If you've recently been diagnosed with irritable bowel syndrome (IBS), then you're likely coping with chronic abdominal discomfort or pain, bloating and changes in bowel habits. These symptoms can cause physical and psychological discomfort. Discovering an IBS management plan that works for you likely will involve trial and error at first and changes along the way.
With IBS, your bowel is sensitive to stimuli. Identifying what triggers your abnormal bowel function can help prevent or minimize your symptoms. Here are some tips that might help:
- Eat at regular hours.
- Chew food slowly and thoroughly.
- Avoid large or high-fat meals or excess caffeine.
- Get regular physical activity. It can help relieve the symptoms of anxiety and promote good bowel function.
- Avoid delaying the urge to have a bowel movement.
- Avoid straining during a bowel movement; try to relax and take your time.
Because your colon is more sensitive and reactive if you have IBS, ordinary events such as eating and distention from gas or having other material in the colon can trigger symptoms. The following strategies may help prevent attacks:
- Follow an eating schedule. Eating causes contractions of the colon. Normally, this response may cause an urge to have a bowel movement within 30 to 60 minutes after a meal. If you have IBS, this urge may come sooner and trigger cramps and diarrhea.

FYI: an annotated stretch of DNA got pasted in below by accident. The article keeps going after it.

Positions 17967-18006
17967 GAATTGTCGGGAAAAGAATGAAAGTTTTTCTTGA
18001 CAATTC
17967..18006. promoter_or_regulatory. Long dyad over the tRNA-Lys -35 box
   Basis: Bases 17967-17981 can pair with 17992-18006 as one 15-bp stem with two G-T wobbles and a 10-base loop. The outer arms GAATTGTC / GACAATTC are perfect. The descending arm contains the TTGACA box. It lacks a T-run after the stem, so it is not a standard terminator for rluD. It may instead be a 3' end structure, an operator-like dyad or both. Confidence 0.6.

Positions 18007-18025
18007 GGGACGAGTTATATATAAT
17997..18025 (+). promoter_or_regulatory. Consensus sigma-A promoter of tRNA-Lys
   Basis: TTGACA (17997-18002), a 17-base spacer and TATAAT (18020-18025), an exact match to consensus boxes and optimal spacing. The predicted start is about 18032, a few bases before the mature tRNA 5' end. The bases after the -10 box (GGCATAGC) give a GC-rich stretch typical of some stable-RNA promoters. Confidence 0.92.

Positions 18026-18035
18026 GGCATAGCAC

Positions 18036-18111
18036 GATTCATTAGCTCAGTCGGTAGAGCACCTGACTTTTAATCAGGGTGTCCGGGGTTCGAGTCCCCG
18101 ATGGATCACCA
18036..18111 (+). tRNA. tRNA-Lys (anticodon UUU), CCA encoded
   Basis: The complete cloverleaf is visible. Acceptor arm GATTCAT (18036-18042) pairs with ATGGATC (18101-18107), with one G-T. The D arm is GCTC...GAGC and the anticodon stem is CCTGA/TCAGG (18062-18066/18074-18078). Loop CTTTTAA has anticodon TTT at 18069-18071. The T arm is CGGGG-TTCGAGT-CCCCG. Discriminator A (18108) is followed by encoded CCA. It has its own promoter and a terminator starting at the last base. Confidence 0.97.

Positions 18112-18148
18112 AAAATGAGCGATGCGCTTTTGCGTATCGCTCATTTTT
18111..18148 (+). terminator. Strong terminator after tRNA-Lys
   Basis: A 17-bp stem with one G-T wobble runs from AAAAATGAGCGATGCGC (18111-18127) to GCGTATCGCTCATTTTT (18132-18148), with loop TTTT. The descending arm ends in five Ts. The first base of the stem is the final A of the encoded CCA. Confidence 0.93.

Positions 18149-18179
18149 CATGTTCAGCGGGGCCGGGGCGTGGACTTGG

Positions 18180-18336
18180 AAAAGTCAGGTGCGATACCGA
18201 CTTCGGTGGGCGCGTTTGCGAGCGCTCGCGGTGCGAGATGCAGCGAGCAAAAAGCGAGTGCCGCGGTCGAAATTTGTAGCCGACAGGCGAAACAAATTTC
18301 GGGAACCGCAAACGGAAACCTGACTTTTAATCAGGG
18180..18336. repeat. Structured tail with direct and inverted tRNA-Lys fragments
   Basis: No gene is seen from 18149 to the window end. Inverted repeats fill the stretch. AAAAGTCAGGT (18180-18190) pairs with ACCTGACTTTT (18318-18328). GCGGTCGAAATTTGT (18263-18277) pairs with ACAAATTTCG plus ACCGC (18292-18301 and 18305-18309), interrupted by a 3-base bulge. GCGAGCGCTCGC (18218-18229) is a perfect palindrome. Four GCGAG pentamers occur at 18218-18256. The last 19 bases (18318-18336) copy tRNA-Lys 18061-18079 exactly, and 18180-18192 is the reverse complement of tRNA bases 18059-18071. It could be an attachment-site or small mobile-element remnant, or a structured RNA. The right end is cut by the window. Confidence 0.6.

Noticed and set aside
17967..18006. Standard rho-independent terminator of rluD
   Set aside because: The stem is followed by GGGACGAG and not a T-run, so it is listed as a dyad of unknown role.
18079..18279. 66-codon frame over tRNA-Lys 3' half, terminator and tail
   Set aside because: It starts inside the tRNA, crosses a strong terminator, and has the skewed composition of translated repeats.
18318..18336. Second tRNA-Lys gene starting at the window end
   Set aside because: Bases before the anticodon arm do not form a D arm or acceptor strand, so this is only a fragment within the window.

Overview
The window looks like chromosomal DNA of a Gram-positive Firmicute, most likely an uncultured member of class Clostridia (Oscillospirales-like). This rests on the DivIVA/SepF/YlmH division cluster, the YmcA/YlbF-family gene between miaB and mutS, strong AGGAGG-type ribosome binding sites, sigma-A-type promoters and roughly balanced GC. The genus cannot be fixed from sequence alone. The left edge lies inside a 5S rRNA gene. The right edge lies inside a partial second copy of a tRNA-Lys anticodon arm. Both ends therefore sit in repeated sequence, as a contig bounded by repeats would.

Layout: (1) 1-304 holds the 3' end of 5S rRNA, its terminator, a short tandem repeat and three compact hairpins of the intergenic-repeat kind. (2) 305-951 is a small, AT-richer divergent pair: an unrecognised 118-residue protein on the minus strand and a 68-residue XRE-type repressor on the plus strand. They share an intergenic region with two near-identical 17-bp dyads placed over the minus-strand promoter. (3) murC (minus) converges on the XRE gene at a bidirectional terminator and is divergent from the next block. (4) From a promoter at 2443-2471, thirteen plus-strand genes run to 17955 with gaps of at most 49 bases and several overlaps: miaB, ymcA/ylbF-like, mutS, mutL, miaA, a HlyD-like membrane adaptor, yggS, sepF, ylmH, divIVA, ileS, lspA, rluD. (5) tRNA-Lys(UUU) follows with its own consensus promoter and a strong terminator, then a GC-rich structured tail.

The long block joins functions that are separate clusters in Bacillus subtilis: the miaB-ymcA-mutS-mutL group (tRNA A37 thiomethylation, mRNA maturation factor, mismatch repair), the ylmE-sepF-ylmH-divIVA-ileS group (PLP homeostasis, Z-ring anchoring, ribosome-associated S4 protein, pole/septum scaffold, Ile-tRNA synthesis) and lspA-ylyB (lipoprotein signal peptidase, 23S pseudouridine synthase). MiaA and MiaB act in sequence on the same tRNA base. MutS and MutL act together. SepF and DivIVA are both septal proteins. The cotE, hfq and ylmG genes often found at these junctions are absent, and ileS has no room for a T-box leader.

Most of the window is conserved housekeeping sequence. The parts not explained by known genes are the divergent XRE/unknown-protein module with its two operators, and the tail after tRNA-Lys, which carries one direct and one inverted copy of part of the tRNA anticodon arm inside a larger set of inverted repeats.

- Eat smaller meals. The strength of the response is often related to the number of calories in a meal and especially the amount of fat. Large meals can cause cramping and diarrhea in people with IBS. Symptoms may be eased if you eat smaller meals more often or just eat smaller portions. But try to stay on a regular eating schedule either way.
- Try dietary changes. For some people, a low-fat, higher-fiber diet may help. Other people feel better with a high-protein, low-carbohydrate diet. Fat greatly stimulates colon contractions after a meal. Caffeine causes loose stools in many people and is more likely to affect those with IBS. Your diet needs to be individualized for you.
- Consider dietary fiber. Dietary fiber may lessen constipation in many cases but does not lessen pain. Whole-grain breads and cereals, beans, fruits and vegetables are good sources of fiber. (Over-the-counter fiber supplements can also provide valuable fiber, but consult your health care professional before using them.)
- Review your medications. Certain medicines (including antibiotics) may trigger IBS attacks in some people. Be sure to tell all your health care professionals about your condition and discuss medication options that can avoid triggering IBS symptoms.
- Practice stress reduction. Physical, emotional and environmental stress may exacerbate or trigger symptoms. Stress-reduction and relaxation strategies can help relieve or prevent IBS symptoms. Cognitive or behavioral therapy, stress-management counseling, hypnosis and relaxation may reduce IBS symptoms.
These treatments also reduce anxiety and other psychological symptoms. You may want to keep a record of what events and activities trigger your symptoms. In the case of IBS symptoms that are linked to childhood abuse or trauma, discovering the connection helps many patients gain better control of the disease.